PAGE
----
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Today’s ultrasound machines are a long way beyond just checking out babies in the womb–they’re used to break up kidney stones, ease sore muscles and more. Now, with a new nanotube lens, they can also serve as an invisible sonic knife.

Though targeted ultrasound is useful, it can be unwieldy, with a relatively large focal area. Aim a beam of sound at a kidney stone and you’ll likely hit the centimeter-sized object, but better precision–like hitting a cholesterol deposit in a blood vessel, or a specific clump of cancer cells–is hard to achieve. To improve matters, University of Michigan researchers turned to nanotubes and started with light instead of sound.

First Jay Guo and colleagues coated a specially designed optoacoustic lens, used to convert laser light into high-amplitude sound waves, with a layer of carbon nanotubes. The nanotubes absorb the laser light and grow warm as a result. The second layer was a rubbery synthetic material that expands when it gets warm. This serves as an amplifier. To produce the ultrasonic waves, Guo and his colleagues pulsed laser light through the 6-millimeter lens, which converted the optical energy into sonic energy. The graphene absorbed the laser’s heat and the amplifier boosted the signal. The result were sound waves with a frequency 10,000 times the hearing capability of humans.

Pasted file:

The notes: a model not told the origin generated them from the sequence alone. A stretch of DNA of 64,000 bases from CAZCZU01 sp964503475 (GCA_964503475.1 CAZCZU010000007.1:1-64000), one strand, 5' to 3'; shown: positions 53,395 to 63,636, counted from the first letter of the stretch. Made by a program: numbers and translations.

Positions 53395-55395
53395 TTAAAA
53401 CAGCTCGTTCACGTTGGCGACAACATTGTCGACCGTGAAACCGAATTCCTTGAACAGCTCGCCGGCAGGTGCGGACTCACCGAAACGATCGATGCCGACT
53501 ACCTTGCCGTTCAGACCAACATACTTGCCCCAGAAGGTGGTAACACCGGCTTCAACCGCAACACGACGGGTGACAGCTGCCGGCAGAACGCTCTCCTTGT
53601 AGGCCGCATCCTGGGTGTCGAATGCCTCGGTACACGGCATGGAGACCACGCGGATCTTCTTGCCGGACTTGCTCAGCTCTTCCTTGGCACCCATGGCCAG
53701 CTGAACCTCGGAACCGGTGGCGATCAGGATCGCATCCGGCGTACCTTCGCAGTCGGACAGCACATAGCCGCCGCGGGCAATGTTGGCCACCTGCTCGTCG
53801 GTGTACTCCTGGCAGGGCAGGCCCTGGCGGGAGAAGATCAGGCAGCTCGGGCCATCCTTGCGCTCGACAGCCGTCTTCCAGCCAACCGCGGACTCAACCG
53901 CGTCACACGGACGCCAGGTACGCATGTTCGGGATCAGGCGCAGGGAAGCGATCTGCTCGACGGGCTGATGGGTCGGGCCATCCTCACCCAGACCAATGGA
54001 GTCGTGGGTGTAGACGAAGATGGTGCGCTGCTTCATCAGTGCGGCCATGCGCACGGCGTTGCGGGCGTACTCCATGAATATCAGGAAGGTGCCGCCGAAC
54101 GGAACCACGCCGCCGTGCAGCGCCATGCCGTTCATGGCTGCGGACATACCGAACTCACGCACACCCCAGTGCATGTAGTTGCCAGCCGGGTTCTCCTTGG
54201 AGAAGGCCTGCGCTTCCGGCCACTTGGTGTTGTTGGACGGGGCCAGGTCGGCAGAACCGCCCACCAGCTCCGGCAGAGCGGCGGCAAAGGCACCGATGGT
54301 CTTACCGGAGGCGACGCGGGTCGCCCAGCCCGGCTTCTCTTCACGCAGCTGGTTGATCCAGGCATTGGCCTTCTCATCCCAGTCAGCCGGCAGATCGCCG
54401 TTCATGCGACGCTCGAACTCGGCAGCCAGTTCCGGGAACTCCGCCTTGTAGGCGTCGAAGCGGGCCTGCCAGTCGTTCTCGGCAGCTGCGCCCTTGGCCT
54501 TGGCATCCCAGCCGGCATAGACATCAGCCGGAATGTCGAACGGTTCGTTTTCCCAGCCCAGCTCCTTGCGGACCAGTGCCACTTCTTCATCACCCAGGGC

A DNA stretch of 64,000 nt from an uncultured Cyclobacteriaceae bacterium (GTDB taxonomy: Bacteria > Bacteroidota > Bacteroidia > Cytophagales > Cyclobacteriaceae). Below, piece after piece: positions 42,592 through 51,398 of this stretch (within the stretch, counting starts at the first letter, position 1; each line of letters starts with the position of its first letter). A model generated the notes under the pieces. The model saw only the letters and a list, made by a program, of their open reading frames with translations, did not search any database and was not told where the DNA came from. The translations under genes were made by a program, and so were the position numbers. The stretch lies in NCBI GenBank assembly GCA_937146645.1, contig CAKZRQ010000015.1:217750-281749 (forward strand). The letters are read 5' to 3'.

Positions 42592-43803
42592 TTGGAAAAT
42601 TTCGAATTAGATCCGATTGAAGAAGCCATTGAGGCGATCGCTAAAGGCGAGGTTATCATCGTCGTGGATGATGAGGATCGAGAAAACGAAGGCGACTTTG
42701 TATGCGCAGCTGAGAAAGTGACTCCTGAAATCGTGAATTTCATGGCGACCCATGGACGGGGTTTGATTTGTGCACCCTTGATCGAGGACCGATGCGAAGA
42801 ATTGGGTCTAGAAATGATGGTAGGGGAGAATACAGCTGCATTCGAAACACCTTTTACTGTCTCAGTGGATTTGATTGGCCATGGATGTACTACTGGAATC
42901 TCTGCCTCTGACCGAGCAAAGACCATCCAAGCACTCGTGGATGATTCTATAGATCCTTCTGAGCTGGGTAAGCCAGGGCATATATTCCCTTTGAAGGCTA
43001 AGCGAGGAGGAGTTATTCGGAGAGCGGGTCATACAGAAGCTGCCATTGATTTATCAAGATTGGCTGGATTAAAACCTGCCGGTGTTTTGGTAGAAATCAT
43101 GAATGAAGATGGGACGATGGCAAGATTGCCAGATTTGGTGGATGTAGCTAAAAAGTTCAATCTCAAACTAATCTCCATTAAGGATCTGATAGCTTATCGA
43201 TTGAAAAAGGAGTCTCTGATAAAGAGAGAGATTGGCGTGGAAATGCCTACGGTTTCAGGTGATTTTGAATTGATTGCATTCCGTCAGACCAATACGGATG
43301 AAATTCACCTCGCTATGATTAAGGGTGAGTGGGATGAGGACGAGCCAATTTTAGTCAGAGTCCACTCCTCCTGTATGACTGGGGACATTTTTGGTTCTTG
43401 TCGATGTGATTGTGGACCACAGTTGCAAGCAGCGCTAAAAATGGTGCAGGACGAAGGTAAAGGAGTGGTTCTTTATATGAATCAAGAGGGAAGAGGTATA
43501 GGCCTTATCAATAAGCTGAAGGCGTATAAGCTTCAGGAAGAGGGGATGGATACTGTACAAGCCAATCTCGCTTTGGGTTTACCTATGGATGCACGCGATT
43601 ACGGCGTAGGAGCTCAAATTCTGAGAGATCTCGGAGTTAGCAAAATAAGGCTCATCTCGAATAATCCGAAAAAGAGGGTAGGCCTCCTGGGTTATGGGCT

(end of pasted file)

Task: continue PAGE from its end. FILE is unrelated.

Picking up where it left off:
What’s more, the waves were super-focused–the researchers controlled their target range from around 6 to 15 microns up to 300 to 400 μm.

Where other ultrasonic therapy uses heat to provide a stimulus, this one creates shockwaves that force pressure toward a target. Its superfine focus can blast away anything from blood clots to tumor growth–all non-invasively. In tests, Guo and colleagues detached a single cancer cell from an ovary and blasted a 150-micron hole in an artificial kidney stone. They say this type of ultra-precise ultrasound can be a new way to deliver drugs, fight cancer or even perform cosmetic surgery.

A paper describing their methods is published in Nature Scientific Reports. They plan to present their work at the upcoming SPIE Photonics West meeting in San Francisco.

University of Michigan

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